13 Responses to Hey Seattle…While You are Buying Back the Guns, Please Consider Banning All NightClubs

  1. TL (@TL) says:

    My fiancé and I travelled to Washington around August of last year and while we spent most of our time in Everette, we did get a chance to go out and experience Seattle. It is a very nice area, very clean, many professionals working there. It’s drastically different from what I am used to here in Los Angeles, and it is also still a very ‘free’ place. So with all of that in mind, I do wonder why they would hold a gun buy-back in Seattle, when Tacoma, and Spokane or rumored to have a much higher crime rate.

    There is a self proclaimed superhero that goes by the alias “Phoenix Jones” who battles crime, many of his encounters are around night clubs, mostly drunken people, but he was witness to the murder of the young lady “Nicole Westbrook” – You can see the footage here: http://www.youtube.com/watch?v=x3HhLyG_RDY

    I am curious, what do you think of these masked crime fighting individuals?

    • Oh my I don’t know where to start. I just watched the video. I suppose these individuals have their hearts in the right place and maybe that’s all I should say. They are trying to help obviously. I’m just not sure what purpose a mask serves. If you want to be a citizen activist then more power too you, so why try to portray yourself as a looney tune? I should shut up now because they truly are trying to help and that’s more than most do.

      • sbspecks says:

        of course you post while I’m typing…=P

        As far as the “looney toon” portrayal, I would think it is as much of a psychological battle as much as a defense against your true identity. An alter-ego, if you will. Think back on the movie “Fight Club.” Most demoralizing thing you can do to a guy is laugh at him. Sometimes acting crazy or absurd can prevent a fight much more effectively than a good ol’ fashioned ass-whuppin’ (pardon the language).

        that’s my thought, at least.

    • sbspecks says:

      That is very interesting, TL…I didn’t think there were any *actual* masked crime fighters out there…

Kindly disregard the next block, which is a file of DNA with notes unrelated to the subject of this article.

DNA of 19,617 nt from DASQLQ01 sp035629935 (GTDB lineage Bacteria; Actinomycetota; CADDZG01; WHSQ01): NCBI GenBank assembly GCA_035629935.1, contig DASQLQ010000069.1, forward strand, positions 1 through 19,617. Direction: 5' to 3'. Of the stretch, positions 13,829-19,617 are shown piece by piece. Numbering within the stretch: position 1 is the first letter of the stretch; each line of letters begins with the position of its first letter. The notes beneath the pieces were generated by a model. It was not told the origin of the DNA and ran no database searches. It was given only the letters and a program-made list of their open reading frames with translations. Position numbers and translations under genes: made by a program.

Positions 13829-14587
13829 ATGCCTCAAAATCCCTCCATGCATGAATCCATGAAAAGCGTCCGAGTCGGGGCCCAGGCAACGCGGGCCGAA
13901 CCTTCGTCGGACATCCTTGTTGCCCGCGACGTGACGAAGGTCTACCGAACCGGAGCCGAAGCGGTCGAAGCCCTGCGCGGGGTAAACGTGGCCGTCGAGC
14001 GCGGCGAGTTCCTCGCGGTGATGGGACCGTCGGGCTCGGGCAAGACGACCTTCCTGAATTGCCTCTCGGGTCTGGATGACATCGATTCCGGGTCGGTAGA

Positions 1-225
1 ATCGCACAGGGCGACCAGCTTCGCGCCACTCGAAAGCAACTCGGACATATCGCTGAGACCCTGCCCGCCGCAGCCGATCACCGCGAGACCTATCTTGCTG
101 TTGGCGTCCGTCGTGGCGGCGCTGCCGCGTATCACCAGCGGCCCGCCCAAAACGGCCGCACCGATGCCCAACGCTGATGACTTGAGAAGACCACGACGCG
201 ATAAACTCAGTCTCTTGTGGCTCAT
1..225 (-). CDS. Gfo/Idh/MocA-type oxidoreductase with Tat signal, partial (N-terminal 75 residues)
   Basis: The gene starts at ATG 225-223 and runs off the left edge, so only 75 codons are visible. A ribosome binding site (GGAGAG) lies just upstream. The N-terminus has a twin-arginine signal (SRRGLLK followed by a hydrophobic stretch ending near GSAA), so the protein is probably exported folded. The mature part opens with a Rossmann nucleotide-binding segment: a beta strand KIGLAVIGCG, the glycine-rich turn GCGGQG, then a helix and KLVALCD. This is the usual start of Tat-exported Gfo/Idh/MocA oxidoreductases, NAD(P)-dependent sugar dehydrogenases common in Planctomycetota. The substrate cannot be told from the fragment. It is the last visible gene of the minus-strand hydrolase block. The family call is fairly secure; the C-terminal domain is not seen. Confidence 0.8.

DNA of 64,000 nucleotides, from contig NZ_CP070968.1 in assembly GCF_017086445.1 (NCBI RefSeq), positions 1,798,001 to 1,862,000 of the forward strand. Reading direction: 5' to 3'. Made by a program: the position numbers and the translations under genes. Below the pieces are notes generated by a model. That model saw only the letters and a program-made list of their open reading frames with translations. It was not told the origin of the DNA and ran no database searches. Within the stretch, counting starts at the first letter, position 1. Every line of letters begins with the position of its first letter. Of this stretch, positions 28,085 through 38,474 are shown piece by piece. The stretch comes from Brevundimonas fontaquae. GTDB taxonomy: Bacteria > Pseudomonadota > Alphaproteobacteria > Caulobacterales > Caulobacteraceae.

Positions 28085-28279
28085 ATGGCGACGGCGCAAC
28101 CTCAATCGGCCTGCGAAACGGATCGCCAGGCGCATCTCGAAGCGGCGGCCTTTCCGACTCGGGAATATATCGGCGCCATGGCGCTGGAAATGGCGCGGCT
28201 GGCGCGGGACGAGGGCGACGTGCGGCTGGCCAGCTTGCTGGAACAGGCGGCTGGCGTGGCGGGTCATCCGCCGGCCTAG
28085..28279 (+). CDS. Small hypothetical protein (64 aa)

I can’t speak for Dean, but I wouldn’t mind weighing my opinion…I think having someone like that, while very risky, is a good thing in a way. Being where law enforcement can’t be, saving innocents and helping keep the peace…most of what made Batman so effective is that he could show up anywhere, at any time. Same thing with Spiderman (if you watched The Amazing Spiderman movie with Andrew Garfield) or countless other masked avengers. Granted, they could make a situation worse, but if I see some guy trying to mug an older man, rape an innocent young woman, or even just a fight break out outside of a bar I’m gonna assess the situation and step in to keep people from getting unnecessarily hurt. It certainly wouldn’t be the first time. That used to be the right thing to do, back in a day of morals and personal accountability; you don’t hit a woman, and you don’t bring a knife to a gunfight. I see this guy “Phoenix Jones” as someone who is standing up for what he believes, and if he is willing to take that risk not only of himself, but those he is trying to help on himself, good for him! I would hope that he knows what is too much and should be left to the proper authorities, but sometimes the cops can’t get there in time.

      Thanks for that tidbit of info and insight, TL, and for “broadening my mind,” as it were =) I would like Dean’s opinion also, since he seems to have a good head on his shoulders.

      • It turns out your opinion was much more insightful and interesting than mine. Thanks for sharing it my friend. I would hope you keep coming back to share with us. That’s how we all grow. We are all in this together.

  2. Jack Collins says: